Association of urinary metabolites with radiographic progression of knee osteoarthritis in overweight and obese adults: an exploratory study

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Association of urinary metabolites with radiographic progression of knee osteoarthritis in overweight and obese adults: an exploratory study
Key Take-Away: 

This study played an important role in distinguishing the radiographic progressors from the non- progressors of knee osteoarthritis patients. Also, the metabolites have a vital contribution towards the evolution of osteoarthritis.

Metabolic factors may contribute to osteoarthritis (OA).

ABSTRACT: 
Background: 

Metabolic factors may contribute to osteoarthritis (OA).

This study employed metabolomics analyses to determine if differences in metabolite profiles could distinguish people with knee OA who exhibited radiographic progression.

 

Methods: 

Urine samples obtained at baseline and 18 months from overweight and obese adults in the Intensive Diet and Exercise for Arthritis (IDEA) trial were selected from two subgroups (n = 22 each) for metabolomics analysis: a group that exhibited radiographic progression (≥0.7 mm decrease in joint space width, JSW) and an age, gender, and body mass index (BMI) matched group who did not progress (≤0.35 mm decrease in JSW).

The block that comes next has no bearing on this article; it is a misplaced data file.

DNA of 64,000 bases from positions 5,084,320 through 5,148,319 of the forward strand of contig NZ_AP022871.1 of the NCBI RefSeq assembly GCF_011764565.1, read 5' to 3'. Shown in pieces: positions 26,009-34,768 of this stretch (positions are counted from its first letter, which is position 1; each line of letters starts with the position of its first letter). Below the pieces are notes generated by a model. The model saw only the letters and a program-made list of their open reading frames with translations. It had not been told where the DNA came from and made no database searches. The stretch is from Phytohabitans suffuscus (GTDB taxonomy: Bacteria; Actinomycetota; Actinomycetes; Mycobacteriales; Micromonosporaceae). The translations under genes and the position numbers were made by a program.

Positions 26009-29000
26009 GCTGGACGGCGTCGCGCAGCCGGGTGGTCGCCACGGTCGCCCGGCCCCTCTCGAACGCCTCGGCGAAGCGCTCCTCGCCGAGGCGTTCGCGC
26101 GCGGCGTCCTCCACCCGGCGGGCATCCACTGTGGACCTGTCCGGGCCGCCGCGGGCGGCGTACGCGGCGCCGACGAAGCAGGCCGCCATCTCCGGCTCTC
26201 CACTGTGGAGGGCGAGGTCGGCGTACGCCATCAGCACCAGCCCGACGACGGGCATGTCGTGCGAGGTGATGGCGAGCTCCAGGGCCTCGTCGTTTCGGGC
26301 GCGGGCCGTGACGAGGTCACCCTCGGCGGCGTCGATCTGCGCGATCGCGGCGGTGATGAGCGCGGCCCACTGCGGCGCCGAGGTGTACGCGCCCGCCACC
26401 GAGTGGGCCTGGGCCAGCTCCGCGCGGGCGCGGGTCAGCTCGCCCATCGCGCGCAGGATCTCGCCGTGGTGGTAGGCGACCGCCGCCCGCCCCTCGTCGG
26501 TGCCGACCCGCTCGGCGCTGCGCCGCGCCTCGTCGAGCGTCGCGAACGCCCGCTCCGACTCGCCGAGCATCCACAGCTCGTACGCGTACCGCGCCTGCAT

Multivariate analysis methods, including orthogonal partial least square discriminate analysis, were used to identify metabolite profiles that separated progressors and non-progressors. Plasma levels of IL-6 and C-reactive protein (CRP) were evaluated as inflammatory markers.

 

Results: 

Multivariate analysis of the binned metabolomics data distinguished progressors from non-progressors.

Library matching revealed that glycolate, hippurate, and trigonelline were among the important metabolites for distinguishing progressors from non-progressors at baseline whereas alanine, N,N-dimethylglycine, glycolate, hippurate, histidine, and trigonelline, were among the metabolites that were important for the discrimination at 18 months. In non-progressors, IL-6 decreased from baseline to 18 months while IL-6 was unchanged in progressors; the change over time in IL-6 was significantly different between groups.

Conclusion: 

These findings support a role for metabolic factors in the progression of knee OA and suggest that measurement of metabolites could be useful to predict progression. Further investigation in a larger sample that would include targeted investigation of specific metabolites is warranted.

 

Osteoarthritis Cartilage 2016 Mar 21
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